M: Before joining Pipeline, I was looking for a bootcamp where I could grow my skills, and I wasn't sure whether to try to improve my data science skills or to go towards a more technical direction. Having talked to a couple of schools and their alumni, I thought that a data science course wouldn't be the best choice for me, because I wouldn't get that much out of it as from growing my engineering skills. Once I found out about Pipeline Academy I immediately thought that it would be a better option, and after talking to you I was almost immediately convinced to join.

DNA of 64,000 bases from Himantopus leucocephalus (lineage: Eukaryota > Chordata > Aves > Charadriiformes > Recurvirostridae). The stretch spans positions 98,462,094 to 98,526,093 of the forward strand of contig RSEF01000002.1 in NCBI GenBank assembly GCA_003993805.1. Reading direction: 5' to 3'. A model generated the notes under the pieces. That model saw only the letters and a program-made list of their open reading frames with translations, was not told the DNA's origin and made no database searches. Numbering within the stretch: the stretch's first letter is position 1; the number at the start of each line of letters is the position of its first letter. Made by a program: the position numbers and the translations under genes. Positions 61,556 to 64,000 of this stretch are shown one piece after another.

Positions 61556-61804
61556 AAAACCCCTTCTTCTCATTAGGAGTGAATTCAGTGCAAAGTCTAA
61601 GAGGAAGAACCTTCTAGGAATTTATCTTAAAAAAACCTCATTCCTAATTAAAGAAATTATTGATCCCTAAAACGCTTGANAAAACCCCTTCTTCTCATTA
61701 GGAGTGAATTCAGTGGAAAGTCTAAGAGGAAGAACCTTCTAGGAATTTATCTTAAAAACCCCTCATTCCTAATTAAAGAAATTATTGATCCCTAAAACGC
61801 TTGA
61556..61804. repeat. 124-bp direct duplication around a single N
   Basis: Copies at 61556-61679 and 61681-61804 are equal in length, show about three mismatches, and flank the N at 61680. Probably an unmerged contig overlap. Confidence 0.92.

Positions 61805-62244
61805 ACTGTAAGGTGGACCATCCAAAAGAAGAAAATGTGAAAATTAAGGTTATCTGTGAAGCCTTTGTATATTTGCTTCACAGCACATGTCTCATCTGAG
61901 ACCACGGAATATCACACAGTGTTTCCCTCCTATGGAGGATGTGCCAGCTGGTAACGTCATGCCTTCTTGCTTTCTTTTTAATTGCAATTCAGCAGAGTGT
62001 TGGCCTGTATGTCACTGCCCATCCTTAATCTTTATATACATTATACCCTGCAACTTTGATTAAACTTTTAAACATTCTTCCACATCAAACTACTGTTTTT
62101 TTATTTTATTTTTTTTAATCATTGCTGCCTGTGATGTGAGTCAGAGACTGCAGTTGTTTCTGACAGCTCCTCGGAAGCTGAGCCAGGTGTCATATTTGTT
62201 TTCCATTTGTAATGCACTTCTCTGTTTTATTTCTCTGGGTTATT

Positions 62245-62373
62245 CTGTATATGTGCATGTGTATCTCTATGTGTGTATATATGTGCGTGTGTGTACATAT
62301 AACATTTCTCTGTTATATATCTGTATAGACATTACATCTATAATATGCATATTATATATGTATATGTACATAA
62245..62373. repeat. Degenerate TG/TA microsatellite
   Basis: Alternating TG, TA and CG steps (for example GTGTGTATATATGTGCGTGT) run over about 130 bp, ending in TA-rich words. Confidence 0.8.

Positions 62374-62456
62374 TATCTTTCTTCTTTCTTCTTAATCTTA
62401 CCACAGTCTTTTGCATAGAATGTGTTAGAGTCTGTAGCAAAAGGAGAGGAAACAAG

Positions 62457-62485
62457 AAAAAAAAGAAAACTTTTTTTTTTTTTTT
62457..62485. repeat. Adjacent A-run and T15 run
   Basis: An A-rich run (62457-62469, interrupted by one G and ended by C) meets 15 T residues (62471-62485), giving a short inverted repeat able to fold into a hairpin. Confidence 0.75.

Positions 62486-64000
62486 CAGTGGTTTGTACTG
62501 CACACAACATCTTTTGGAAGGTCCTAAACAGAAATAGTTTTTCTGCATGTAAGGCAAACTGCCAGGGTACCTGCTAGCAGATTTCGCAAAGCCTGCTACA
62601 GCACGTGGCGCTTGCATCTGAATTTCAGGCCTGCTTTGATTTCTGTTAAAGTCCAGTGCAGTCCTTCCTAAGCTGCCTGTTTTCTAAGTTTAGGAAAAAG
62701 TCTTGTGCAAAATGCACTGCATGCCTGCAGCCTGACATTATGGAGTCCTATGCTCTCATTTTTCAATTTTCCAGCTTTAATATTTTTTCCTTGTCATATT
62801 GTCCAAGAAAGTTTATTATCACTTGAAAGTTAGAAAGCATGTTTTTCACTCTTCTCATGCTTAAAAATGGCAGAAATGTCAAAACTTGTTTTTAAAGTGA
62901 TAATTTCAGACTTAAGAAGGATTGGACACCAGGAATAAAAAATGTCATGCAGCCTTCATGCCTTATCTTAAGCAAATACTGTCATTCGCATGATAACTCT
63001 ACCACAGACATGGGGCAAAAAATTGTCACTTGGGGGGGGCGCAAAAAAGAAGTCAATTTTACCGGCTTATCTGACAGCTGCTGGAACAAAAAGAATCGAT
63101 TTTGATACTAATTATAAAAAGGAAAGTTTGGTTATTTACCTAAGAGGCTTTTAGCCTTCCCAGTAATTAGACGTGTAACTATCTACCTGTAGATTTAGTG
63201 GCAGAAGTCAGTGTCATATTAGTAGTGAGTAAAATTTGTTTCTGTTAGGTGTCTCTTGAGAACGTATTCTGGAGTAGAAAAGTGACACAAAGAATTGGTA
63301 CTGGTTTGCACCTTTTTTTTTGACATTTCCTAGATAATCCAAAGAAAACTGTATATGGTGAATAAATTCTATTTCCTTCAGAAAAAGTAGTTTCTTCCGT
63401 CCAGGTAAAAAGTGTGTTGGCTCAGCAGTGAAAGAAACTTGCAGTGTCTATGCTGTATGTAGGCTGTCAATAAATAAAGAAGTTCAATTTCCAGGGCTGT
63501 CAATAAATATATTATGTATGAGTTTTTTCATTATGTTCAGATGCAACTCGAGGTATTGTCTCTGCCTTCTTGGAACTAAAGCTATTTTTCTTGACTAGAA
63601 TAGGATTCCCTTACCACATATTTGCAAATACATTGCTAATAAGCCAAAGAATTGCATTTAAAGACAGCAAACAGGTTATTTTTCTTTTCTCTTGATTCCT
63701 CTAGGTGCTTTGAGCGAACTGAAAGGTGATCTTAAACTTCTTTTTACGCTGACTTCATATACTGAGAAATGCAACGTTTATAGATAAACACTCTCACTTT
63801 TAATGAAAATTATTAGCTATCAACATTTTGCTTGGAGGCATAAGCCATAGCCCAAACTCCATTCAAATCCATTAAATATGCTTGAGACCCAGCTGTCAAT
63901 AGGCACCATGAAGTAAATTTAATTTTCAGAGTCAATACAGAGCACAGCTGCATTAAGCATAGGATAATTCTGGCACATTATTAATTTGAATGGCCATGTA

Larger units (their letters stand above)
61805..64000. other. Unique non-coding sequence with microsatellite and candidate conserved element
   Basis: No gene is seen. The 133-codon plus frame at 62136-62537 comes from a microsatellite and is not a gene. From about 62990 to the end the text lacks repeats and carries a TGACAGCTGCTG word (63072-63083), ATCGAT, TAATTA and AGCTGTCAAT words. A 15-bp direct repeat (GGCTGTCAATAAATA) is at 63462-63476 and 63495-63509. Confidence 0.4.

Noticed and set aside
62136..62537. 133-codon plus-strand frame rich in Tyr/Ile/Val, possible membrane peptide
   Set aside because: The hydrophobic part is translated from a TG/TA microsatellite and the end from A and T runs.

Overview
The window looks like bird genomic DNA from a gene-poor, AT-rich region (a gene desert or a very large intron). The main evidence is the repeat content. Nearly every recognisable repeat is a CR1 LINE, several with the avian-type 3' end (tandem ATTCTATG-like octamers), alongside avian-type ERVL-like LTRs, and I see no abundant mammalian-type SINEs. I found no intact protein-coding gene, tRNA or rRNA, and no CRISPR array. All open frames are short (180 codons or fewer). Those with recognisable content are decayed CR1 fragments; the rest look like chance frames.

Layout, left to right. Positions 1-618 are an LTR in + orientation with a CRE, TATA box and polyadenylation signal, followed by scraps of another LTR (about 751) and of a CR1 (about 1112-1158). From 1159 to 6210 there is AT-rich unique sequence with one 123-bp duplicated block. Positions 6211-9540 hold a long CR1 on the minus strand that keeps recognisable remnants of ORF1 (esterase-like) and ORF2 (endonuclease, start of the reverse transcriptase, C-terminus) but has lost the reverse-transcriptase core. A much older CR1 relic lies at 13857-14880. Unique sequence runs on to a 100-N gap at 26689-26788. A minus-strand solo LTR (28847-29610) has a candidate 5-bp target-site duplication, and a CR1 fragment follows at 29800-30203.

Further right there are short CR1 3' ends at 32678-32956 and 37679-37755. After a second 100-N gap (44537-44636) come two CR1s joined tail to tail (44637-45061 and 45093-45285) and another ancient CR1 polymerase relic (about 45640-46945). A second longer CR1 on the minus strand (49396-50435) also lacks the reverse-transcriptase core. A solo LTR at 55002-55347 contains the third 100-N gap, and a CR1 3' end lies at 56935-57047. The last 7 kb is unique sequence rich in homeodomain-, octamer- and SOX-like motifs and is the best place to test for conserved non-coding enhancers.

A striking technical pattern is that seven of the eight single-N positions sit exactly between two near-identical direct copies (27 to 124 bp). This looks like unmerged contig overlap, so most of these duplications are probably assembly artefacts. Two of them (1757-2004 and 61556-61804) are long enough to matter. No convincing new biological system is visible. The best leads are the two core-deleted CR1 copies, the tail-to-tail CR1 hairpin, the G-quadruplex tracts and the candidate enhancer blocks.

P: What did working through the twelve weeks feel like for you?

M: As soon as I understood how the 12 weeks were structured and by looking at the curriculum I thought that it would be quite difficult to keep up with it. But once we had to choose our portfolio project my goal was to improve it week by week, trying to implement the most important and interesting learnings that were covered during that particular week. That required quite a bit of effort from my side, also during my free time or even weekends sometimes. However, I enjoyed working on it.

P: ...and finally you ended up with a very impressive capstone project. What was it about?